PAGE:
Social media can wreak havoc on your finances

If I asked you how much time you spend on social media each day, would you answer honestly? Chances are most of us spend more time perusing popular platforms like Facebook and Instagram than we’d like to admit. According to the Pew Research Center, in America, around 7 in 10 adults use social media to connect with friends and share news and information. “OK,” you may say, “that’s not necessarily a bad thing.” But there is one particularly troubling aspect of social media use, revealed by Schwab’s 2019 Modern Wealth Survey, that I think merits special attention: the social pressure to spend beyond our means.

The old idea of “keeping up with the Joneses” has reached an entirely new dimension today. Now, it’s FOMO — fear of missing out — on all the fabulous things other people appear to be doing, buying and enjoying. And that’s causing a budgetary strain for a significant number of people. In fact, respondents to the survey ranked social media as the biggest “bad” influence on how they manage their finances.

Don’t fall for the fantasy

Why is the pressure more now than in the past? I think it’s because it’s not just the neighbors we’re tempted to keep up with; it’s everyone from personal friends to famous personalities, not to mention the totally fabricated posts. Add to that the barrage of ads that follow us wherever we go online and the ease of making a purchase with forms of payment that remove any tangible sense of how much money is being spent and before we realize it, the bills are adding up.

The impact is very real. According to the survey, 35% of all respondents reported spending more than they could afford to participate in experiences with friends based on what they’d seen on social media. For younger people, the percentages were even higher: 48% of millennials and 41% of Gen Zers overspent because of social media influences.

At the same time that they admitted to being influenced, 60% of survey participants questioned how friends could afford all the expensive experiences they posted about. And I think that’s the heart of the matter: Just because someone shares something they’ve done or purchased doesn’t mean they can actually afford it. They may be vacationing at an Italian villa but not funding their 401(k). Or they may be building up massive debt and facing exorbitant interest charges — all to create a fantasy life. For a dose of reality, maybe people should start sharing their credit card bills!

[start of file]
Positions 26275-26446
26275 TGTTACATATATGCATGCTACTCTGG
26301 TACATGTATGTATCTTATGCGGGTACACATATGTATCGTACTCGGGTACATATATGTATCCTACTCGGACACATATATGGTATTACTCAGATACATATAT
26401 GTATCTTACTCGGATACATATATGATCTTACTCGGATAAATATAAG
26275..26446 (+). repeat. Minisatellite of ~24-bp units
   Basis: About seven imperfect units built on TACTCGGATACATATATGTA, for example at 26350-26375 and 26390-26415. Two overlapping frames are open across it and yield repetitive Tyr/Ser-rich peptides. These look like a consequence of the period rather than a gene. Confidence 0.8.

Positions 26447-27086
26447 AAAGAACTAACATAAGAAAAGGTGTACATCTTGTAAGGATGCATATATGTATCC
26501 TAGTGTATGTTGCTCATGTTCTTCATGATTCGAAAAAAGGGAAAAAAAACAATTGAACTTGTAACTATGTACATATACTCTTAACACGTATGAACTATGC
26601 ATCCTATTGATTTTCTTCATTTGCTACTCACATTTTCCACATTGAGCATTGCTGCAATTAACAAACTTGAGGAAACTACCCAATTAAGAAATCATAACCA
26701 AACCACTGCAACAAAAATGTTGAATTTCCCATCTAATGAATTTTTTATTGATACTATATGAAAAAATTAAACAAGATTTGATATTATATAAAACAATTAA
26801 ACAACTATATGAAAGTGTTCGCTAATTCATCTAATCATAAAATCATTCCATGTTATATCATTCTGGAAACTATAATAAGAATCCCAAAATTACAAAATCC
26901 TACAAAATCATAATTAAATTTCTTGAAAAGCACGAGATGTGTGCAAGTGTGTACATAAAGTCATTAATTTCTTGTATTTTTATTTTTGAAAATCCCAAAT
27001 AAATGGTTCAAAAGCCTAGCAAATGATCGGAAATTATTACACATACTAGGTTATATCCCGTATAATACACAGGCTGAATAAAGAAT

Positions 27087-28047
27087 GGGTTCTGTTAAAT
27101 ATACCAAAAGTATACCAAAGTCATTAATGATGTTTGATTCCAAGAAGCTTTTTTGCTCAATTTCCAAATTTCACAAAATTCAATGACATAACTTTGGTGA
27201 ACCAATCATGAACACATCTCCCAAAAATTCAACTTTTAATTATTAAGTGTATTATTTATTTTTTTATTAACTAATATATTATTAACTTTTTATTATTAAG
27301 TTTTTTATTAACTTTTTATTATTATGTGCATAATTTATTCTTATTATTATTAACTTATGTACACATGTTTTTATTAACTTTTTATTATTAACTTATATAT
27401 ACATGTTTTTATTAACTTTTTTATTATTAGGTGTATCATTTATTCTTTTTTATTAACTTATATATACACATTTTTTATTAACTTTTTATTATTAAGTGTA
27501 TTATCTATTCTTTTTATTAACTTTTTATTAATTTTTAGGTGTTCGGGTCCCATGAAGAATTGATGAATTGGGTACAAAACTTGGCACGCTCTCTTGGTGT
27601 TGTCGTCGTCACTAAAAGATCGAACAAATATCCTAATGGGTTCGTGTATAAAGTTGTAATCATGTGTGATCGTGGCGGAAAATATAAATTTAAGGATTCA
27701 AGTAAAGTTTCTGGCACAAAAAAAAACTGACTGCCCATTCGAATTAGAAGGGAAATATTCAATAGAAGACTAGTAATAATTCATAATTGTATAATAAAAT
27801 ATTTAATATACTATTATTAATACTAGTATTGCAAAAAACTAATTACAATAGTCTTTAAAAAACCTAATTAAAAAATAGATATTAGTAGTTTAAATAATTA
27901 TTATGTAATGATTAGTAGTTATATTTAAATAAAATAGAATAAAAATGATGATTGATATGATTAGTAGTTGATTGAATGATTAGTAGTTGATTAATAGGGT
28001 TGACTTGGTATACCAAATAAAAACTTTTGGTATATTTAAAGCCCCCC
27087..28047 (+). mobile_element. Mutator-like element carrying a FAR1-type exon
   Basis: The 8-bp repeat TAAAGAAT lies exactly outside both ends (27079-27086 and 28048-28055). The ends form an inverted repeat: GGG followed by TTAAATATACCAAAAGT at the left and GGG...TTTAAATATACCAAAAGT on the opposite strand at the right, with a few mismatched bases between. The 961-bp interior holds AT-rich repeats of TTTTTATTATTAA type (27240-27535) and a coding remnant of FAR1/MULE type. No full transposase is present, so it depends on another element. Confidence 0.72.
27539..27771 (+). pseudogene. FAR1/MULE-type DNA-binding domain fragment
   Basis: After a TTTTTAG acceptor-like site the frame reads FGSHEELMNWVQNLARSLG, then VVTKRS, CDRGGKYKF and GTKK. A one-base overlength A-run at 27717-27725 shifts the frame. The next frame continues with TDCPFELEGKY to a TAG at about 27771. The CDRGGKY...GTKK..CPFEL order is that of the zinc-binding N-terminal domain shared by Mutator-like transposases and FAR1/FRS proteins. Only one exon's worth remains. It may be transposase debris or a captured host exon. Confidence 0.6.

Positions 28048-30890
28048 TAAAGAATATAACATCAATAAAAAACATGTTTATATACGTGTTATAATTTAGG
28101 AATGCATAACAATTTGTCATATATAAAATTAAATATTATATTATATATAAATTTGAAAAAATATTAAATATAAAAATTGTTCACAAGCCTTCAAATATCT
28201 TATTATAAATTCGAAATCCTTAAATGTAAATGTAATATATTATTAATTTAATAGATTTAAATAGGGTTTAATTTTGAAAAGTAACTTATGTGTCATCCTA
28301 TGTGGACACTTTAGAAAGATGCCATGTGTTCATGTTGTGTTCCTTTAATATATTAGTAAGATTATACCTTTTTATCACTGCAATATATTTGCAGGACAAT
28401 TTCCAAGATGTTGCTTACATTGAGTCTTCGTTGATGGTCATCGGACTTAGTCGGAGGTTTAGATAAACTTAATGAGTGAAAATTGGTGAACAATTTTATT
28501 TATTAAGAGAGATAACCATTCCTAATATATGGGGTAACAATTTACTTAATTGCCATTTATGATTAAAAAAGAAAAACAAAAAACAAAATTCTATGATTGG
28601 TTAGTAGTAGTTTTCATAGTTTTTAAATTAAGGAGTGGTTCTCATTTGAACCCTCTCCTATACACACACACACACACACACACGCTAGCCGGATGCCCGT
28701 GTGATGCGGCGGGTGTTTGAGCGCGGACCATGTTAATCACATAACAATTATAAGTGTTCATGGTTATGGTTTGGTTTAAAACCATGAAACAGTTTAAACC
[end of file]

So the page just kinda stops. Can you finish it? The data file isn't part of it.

Have a plan of your own

The idea that our emotions can affect how we manage our money is pretty well accepted. For instance, have you ever purchased something you don’t need in order to make yourself feel better? It’s kind of the reverse with social media. We see what others are supposedly spending and then feel worse because we can’t do the same. So what’s the solution? To me, the best way not to be influenced by how other people spend their money is to have a clear spending plan of your own.

That’s just one of the reasons I’m a big believer in the importance of a financial plan, whether that’s a professional plan or a more informal understanding of your financial life. Having a big-picture view of your financial situation is grounding and can actually be a confidence builder. And it doesn’t have to be that complex to counter the pull of FOMO.

It’s simply a matter of knowing yourself and your goals — both short- and long-term — and figuring out how you’ll achieve them. Is going to the trendiest restaurants important to you? If so, look at your budget and decide how often you can afford it. Do you really want that big vacation? OK, so figure out how much you can realistically save toward it each month. Might you have to give up some of those expensive restaurants now to save for a future trip? Or to contribute to your child’s college fund? Well, if you know what’s really important to you, it won’t be as difficult to make a trade-off. Rather than feeling like you’re missing out, you’ll be making conscious choices. And that feels pretty empowering.

Be your own influencer

One of the roles of social media influencers is to get us to buy. And it’s hard to resist, especially if there’s an alluring discount involved. But here’s a counter idea: Every time you resist a post that tempts you to spend, why not reward yourself by saving instead? Think of it as your social media savings account. It doesn’t have to be a lot, but you may be amazed at how quickly it adds up. Then, after a certain amount of time, you could use those savings to do something unique to you — or even to boost your retirement account. Now that’s something worth sharing!•

Carrie Schwab-Pomerantz, Certified Financial Planner, is president of the Charles Schwab Foundation and author of “The Charles Schwab Guide to Finances After Fifty.” You can email Carrie at askcarrie@schwab.com. Opinions expressed are those of the author.

© 2019 Charles Schwab & Co. Inc., Member SIPC

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